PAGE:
Monday, June 4, 2007

Avocado Growers Hope for Hurricane-Free Year

Section:Crops & Markets;
Page Number:B3


Florida avocado grower-shippers began their new season in late May with higher production and quality and more optimism following successive years of hurricanes that damaged their groves.

Growers began first pickings May 21. While growers are expecting to pick avocados in light volume through the end of June, promotable volume isn’t expected until the Fourth of July holiday, shippers said.

Florida normally ships avocados from the Fourth of July through the Super Bowl, with volume decreasing in February and in March. Estimates call for up to 1 million bushels or 4.4 million equivalent 12.5-pound flats, double last season’s 520,792 bushels, or 2 million equivalent flats.

Neal Palmer “Pal” Brooks, owner of Homestead, Fla.-based Brooks Tropicals Inc., the deal’s leading grower-shipper, said he has not seen such quality since 2003, Florida’s last normal avocado shipping season.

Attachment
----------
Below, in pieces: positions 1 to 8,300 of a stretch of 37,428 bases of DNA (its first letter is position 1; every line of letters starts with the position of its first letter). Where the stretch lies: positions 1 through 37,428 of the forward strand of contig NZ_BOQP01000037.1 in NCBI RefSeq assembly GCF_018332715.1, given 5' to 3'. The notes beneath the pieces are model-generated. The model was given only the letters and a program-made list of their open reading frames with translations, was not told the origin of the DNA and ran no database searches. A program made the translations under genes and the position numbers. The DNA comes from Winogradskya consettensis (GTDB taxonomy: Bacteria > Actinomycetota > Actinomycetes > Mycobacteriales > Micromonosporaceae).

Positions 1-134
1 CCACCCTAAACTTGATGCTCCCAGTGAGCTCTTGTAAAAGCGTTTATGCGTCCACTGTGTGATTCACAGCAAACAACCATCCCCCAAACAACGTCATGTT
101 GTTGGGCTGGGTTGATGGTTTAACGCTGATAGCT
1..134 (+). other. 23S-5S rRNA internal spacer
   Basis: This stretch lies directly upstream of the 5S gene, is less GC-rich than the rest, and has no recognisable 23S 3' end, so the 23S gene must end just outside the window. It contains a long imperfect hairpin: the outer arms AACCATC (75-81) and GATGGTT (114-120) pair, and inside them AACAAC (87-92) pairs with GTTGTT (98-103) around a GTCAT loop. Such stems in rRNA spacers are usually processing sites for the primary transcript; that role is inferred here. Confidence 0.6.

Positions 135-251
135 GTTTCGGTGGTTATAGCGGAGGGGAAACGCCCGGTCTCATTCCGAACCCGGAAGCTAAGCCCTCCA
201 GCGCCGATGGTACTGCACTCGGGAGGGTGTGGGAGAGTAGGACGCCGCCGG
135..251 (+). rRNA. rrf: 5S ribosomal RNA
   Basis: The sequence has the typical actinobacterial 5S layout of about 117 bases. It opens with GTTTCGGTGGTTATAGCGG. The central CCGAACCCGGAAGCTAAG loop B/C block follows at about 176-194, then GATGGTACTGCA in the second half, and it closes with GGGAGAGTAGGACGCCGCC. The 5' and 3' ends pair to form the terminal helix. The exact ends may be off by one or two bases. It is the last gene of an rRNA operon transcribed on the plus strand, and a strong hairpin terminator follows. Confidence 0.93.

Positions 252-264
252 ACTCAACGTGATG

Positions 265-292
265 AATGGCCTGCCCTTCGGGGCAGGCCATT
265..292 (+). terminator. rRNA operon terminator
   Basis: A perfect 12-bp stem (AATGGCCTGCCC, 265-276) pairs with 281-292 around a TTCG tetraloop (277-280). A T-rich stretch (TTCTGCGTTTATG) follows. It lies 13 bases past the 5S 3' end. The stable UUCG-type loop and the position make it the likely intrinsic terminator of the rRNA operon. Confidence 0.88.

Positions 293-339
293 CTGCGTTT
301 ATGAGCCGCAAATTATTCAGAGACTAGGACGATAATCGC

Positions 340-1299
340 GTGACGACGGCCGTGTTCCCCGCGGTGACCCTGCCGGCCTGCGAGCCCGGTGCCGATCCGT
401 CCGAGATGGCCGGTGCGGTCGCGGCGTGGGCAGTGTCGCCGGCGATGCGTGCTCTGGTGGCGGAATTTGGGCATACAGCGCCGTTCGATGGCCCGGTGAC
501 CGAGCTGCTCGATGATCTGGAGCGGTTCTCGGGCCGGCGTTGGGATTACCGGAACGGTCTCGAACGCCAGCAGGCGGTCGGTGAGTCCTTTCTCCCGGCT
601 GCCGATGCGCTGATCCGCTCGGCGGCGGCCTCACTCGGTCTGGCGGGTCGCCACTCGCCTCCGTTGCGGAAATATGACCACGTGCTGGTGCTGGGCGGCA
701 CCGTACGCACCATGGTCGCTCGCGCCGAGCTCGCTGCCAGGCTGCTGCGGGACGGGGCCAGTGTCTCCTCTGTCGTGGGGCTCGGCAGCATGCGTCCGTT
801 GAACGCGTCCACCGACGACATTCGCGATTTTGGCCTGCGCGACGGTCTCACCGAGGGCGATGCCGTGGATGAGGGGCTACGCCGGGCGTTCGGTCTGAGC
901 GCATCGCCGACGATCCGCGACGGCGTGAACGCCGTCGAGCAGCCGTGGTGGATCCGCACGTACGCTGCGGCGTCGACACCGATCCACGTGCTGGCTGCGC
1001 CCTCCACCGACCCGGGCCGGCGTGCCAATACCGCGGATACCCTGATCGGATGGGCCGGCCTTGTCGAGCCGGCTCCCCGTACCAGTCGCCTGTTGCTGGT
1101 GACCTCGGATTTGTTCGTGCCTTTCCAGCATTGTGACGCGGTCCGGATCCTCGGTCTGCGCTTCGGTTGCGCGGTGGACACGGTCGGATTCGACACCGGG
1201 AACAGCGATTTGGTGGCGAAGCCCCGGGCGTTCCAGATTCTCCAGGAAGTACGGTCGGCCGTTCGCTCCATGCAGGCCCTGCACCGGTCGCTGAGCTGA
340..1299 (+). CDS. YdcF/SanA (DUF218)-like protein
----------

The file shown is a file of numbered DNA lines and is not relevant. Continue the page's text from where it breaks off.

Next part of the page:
A REBOUND CROP: During the 2006-07 season, Miami-Dade County production was rebuilding from the 2004 and 2005 hurricanes that ravaged the region.

“Hurricanes toughen you,” Brooks said. “Repairing storm damage is hard work, but hard work can produce a quality crop. I think that’s what we got.”

Brooks Tropicals plans to ship 550,000 bushels or 2.2 million equivalent 12.5-pound flats, about half of the deal’s avocados, said Mary Ostlund, director of marketing. A drought that has scorched south Florida produce production hasn’t harmed the region’s avocado trees, she said.

Ostlund said the region has experienced average to below-average rainfall. She said the season should bring nice sizings. Ostlund said she thinks there should be plenty of 10-12 count avocados — among the most popular sizes. While Florida avocado sizings range from the larger 7s to the smaller 24s, the 7s, 8s, 9s, 10s and 12s account for a majority of production, she said.